Some of you have had a tough year. You’ve endured your share of criticism. Maybe you’ve lost a job. Maybe you’re going through a rough patch in your marriage. Now comes Thanksgiving. Can we thank God even when times are tough?
There used to be an old song, “Count Your Blessings, Name Them One By One.” We need to make lists of what we are thankful for – our families, friends, whatever we are thankful for. When times are tough, that’s when you need to remember everything God has given you.
So here’s my Thanksgiving challenge, complete the following 2 sentences:
1. This year it is easy to be thankful for ____________.
For myself this year, it is easy to be thankful. I started a blog, and miraculously today you are reading it. My oldest daughter Laura got engaged, my youngest daughter Dana graduated from college. God has given me the greatest job in the world. How about you? What is it easy for you to be thankful for this year?
The 2nd sentence completion might be a bit more challenging. It may be something you would never associate thanksgiving with. Perhaps it’s a loved one who passed away this year, or an unexpected medical diagnosis, or a financial issue, or maybe an area where instead of giving thanks, you need to pray.
This year it is most challenging to be thankful for ______________.
For myself, the challenging areas are minor: challenges of a tough economy in leading a church, friends battling illness, discovering some aches in my body that appear chronic.
A few years ago we attended my aunt’s funeral during Thanksgiving week. She had died suddenly. We had prayed for a miracle, thought we had gotten it when she came out of surgery, and a couple days later where celebrating God’s act, and then she died from a blood clot.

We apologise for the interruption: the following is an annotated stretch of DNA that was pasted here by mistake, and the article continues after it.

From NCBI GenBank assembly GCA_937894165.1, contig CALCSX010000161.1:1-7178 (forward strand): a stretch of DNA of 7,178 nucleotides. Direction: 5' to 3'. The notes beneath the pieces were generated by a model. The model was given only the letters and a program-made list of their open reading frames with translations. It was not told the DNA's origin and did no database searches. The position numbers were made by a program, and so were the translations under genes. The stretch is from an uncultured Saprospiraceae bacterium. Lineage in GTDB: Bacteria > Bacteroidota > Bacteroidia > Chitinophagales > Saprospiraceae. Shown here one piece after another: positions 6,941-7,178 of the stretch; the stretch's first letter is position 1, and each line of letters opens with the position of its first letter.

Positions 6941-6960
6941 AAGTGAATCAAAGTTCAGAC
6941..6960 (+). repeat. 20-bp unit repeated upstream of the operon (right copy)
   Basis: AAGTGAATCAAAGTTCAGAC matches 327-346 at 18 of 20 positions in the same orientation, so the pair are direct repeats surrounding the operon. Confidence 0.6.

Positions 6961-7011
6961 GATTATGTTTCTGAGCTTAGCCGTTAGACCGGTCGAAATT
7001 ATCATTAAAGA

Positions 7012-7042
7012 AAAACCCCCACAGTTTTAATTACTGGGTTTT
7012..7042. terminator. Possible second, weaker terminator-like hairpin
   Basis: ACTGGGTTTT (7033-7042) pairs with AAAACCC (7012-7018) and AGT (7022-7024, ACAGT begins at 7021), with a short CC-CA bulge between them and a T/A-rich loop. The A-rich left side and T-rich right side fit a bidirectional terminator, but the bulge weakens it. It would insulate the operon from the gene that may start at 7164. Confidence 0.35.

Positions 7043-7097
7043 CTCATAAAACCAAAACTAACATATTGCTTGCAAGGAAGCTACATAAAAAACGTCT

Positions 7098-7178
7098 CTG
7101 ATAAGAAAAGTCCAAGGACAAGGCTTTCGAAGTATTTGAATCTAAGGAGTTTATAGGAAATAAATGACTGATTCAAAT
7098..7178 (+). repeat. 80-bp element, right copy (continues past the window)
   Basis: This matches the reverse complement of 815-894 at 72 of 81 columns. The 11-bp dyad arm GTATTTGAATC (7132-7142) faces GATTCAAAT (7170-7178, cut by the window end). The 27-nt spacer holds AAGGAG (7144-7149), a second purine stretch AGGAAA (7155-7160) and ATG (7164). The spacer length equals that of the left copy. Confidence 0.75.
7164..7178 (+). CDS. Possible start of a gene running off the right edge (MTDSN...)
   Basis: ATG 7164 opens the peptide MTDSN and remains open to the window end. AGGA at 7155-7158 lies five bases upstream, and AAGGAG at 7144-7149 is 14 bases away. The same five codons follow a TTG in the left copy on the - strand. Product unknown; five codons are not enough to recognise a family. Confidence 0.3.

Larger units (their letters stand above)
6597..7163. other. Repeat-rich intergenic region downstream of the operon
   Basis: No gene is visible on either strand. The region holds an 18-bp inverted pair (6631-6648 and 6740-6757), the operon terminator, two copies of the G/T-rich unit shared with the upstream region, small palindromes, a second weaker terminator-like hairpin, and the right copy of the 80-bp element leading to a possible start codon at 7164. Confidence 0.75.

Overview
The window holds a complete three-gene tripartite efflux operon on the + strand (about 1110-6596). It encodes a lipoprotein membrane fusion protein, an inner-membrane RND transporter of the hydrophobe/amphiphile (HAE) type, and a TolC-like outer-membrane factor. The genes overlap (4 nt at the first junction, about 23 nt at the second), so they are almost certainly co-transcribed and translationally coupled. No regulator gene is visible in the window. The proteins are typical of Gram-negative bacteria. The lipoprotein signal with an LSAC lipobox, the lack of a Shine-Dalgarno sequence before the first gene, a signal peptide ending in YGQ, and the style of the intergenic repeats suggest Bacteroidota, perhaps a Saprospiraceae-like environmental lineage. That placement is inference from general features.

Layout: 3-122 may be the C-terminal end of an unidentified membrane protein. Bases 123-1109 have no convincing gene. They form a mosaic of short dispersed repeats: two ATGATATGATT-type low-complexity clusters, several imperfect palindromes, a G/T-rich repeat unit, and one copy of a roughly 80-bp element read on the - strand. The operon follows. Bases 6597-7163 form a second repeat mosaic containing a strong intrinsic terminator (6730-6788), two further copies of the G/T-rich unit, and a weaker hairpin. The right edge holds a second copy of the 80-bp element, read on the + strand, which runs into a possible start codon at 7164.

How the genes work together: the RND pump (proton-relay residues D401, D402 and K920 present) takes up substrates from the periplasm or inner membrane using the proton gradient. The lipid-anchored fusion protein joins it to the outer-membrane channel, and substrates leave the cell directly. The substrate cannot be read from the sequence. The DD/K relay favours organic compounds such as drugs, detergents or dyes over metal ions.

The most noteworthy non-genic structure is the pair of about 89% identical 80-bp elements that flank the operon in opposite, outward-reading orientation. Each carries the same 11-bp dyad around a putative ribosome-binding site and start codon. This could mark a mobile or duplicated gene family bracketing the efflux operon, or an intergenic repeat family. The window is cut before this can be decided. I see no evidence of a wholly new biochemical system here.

Yet in the challenge to give thanks, that is where we found the greatest comfort. We gave thanks for her life, for her love, for her baklava recipe, and for her faith in Christ that had wandered off during most of her adult years, but had come back the months before she died.
What I’ve learned is if I can’t thank God for what He has done. I begin to praise God for who I know He is, and that leads me to thanksgiving again. Habakkuk writes during a difficult time to give thanks. Judah’s a mess, not just economically, but also spiritually. God has spoken challenging words of what’s coming.
Habakkuk closes his book with these powerful words of Thanksgiving in Habakkuk 3:17-19a, 17Though the fig tree does not bud and there are no grapes on the vines, though the olive crop fails and the fields produce no food, though there are no sheep in the pen and no cattle in the stalls, 18yet I will rejoice in the LORD, I will be joyful in God my Savior. 19The Sovereign LORD is my strength; he makes my feet like the feet of a deer, he enables me to go on the heights. (NIV 1984)
That’s the tale of Habakkuk’s day. That’s the power he discovered in being thankful even if …
How about you? What’s your Thanksgiving story this day? How would you fill Habakkuk’s “Thanksgiving Template” with your own story?
17Though ______________________ does not and there are no ________________________, though the ________________________________ fails and the ______________________ produce no ___________________________ … 18yet I will rejoice in the LORD, I will be joyful in God my _______________________________. 19The Sovereign LORD is my _______________________; he makes my __________________ like ____________________________, he enables me to ____________________________.
Have a great Thanksgiving!